Richard Branson's Little Red airline to fold

Virgin's domestic flight network has faced problems from the outset

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The Independent Travel

Sir Richard Branson has blamed aviation regulators for the failure of Virgin’s domestic flight network. “Little Red”, which began in March 2013, connects Heathrow with Manchester, Edinburgh and Aberdeen. But after losing Virgin Atlantic millions of pounds, the Manchester route will close in March 2015. The Scottish links will end six months later.

At the launch, Sir Richard promised Little Red would “deliver Virgin Atlantic’s rock and roll spirit as well as real value for money”.

But as The Independent revealed a year ago, his airline has struggled to fill half the seats on its Airbus A320 jets – even though the Virgin plane is often cheaper than a Virgin train for a last-minute journey.

The Scottish routes were awarded to Virgin as “remedy slots” following British Airways’ takeover of BMI. They were designed to ensure competition to and from the UK’s largest airport. The airline also decided to start Manchester flights using some of its existing slots.

While the aircraft are in Virgin Atlantic colours, they belong to Aer Lingus. The Irish airline “wet-leases” the jets and crew to Virgin, and gets paid regardless of how well or badly the route is performing.

Little Red has faced problems from the outset. Virgin Atlantic’s long-haul departures are from Heathrow Terminal 3, which has no domestic gates. So flights were obliged to use Terminal 1, and have now switched to Terminal 2.

Announcing the closure, Sir Richard Branson said: “When the competition authorities allowed British Airways to take over British Midland [BMI] and all of its slots, we feared there was little we could do to challenge BA’s huge domestic and European network built through decades of dominance. To remedy this, we were offered a meagre package of slots on a short-term basis and decided to lease a couple of planes and give it our best shot. The odds were stacked against us and sadly we just couldn’t attract enough corporate business on these routes.”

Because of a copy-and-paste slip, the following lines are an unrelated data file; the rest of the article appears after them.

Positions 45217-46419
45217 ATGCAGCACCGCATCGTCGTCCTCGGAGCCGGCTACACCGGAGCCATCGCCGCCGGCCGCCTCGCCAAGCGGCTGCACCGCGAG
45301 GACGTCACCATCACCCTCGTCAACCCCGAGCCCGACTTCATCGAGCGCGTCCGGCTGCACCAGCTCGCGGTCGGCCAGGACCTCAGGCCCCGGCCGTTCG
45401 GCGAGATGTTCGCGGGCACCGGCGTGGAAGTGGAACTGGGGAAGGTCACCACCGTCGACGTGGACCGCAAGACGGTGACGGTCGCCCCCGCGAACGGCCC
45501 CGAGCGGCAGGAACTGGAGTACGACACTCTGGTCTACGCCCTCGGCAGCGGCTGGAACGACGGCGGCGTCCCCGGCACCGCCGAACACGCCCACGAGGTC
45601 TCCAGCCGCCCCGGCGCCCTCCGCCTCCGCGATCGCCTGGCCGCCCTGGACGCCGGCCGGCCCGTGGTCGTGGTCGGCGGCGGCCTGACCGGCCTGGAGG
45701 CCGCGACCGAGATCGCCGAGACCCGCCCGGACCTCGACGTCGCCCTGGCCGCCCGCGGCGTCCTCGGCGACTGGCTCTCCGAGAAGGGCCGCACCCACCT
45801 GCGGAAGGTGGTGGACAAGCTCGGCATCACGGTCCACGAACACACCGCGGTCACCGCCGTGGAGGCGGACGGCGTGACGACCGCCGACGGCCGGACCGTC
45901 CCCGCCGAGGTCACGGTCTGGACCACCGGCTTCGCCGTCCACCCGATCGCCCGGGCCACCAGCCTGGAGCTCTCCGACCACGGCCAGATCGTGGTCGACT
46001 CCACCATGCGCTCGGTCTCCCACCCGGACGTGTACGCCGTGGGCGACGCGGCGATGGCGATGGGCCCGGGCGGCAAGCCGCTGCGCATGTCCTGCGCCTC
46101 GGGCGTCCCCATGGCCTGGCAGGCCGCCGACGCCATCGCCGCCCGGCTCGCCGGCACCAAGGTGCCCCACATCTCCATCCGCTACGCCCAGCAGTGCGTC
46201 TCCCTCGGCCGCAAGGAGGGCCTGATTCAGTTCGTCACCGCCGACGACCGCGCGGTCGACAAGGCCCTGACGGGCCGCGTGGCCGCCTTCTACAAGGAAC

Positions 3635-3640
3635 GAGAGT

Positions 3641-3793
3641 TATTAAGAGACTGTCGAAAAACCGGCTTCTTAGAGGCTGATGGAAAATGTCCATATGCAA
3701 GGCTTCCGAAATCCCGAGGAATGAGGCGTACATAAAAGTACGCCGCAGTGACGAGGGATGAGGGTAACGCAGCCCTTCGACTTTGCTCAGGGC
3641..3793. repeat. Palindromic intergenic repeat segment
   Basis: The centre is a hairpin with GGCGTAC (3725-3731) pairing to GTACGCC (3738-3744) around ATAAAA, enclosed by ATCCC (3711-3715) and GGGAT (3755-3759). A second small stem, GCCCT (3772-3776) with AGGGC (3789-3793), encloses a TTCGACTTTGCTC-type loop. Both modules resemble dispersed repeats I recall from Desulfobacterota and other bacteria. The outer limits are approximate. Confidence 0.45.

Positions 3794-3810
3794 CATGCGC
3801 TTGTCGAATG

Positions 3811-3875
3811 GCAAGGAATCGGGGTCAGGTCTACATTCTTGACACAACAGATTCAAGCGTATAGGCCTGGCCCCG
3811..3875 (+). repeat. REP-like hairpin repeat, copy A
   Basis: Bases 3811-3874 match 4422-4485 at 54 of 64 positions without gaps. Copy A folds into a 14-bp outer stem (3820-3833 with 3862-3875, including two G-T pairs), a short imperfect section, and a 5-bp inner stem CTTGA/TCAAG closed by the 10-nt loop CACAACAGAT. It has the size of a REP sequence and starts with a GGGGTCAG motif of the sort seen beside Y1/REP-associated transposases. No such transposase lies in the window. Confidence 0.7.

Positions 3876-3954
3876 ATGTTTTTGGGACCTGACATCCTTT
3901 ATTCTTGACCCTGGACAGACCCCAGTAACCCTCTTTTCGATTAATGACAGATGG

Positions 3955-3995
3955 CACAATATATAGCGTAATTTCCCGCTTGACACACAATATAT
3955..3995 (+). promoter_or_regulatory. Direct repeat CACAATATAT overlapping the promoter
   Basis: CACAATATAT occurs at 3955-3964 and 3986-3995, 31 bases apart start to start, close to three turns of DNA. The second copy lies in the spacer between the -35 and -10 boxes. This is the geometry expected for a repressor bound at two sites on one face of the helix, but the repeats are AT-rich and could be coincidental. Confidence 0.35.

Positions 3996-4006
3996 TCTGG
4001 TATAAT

The airline says that bookings grew steadily in the first part of 2014, but it appears it was mostly point-to-point passengers taking advantage of cheap flights to and from Heathrow rather than connecting to long-haul routes. 

The main beneficiary of Little Red’s demise is British Airways. It will be able to exercise more pricing power on domestic routes to London’s leading airport. In addition, the fact that the only links from three key UK cities to Heathrow will serve BA’s own Terminal 5 means it will pick up some long-haul traffic that would otherwise have gone to Virgin or other airlines. Business travellers who previously used Little Red to the central area of Heathrow will now arrive some distance away, and could be unwilling to make convoluted bus transfers to other terminals.

BA’s holding company, IAG, issued a statement that referred to its previous claims that Virgin is now dominated by Delta - the Atlanta-based carrier which has at 49 per cent share of the airline: “Little Red’s planes are flying about one third full so it is no surprise that the airline’s masters in Atlanta have decided to axe it”.